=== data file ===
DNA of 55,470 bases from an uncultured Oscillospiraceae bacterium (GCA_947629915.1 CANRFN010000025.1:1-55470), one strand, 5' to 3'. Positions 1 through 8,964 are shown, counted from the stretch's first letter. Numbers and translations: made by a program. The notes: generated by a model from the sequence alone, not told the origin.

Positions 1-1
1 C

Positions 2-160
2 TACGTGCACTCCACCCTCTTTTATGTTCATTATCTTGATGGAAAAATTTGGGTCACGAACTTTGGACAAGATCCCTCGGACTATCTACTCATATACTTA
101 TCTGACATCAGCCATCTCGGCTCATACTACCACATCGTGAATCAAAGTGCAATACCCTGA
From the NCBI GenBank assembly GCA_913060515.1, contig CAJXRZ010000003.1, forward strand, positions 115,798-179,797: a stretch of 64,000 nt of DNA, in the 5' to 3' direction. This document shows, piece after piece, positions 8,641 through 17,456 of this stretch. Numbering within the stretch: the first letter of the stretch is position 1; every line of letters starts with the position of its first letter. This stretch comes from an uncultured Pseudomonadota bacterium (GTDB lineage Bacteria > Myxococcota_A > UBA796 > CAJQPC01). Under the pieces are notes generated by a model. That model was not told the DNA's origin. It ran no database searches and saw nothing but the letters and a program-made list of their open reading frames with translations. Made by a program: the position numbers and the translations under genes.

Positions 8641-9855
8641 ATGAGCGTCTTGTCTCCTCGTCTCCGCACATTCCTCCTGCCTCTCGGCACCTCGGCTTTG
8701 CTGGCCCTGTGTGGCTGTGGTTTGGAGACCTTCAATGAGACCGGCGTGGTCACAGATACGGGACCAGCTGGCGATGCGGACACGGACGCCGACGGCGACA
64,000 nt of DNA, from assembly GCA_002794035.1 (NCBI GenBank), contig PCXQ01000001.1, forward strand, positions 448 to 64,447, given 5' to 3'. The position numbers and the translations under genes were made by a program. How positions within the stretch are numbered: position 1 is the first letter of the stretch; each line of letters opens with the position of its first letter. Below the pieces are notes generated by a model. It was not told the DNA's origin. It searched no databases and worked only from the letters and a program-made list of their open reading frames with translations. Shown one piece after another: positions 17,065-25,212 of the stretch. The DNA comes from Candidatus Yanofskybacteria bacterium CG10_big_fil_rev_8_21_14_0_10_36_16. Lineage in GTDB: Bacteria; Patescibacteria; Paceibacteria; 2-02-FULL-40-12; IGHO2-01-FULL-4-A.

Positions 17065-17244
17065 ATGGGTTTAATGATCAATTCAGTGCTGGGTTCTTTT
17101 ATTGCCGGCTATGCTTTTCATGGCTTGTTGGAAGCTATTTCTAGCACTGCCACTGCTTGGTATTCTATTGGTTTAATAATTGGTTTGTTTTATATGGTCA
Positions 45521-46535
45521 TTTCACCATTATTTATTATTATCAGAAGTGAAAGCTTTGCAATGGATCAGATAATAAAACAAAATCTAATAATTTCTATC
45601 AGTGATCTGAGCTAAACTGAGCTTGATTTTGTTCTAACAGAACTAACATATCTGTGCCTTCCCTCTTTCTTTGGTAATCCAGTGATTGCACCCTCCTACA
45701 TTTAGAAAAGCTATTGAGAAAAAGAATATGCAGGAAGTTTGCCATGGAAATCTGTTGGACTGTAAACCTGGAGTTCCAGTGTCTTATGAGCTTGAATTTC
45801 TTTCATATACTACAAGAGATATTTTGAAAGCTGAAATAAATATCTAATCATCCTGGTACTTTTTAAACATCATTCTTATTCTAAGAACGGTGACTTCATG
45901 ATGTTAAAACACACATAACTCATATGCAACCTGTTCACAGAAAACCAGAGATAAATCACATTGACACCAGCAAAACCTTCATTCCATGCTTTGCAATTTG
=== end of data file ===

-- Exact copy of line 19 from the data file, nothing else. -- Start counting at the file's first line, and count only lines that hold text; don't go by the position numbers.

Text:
45801 TTTCATATACTACAAGAGATATTTTGAAAGCTGAAATAAATATCTAATCATCCTGGTACTTTTTAAACATCATTCTTATTCTAAGAACGGTGACTTCATG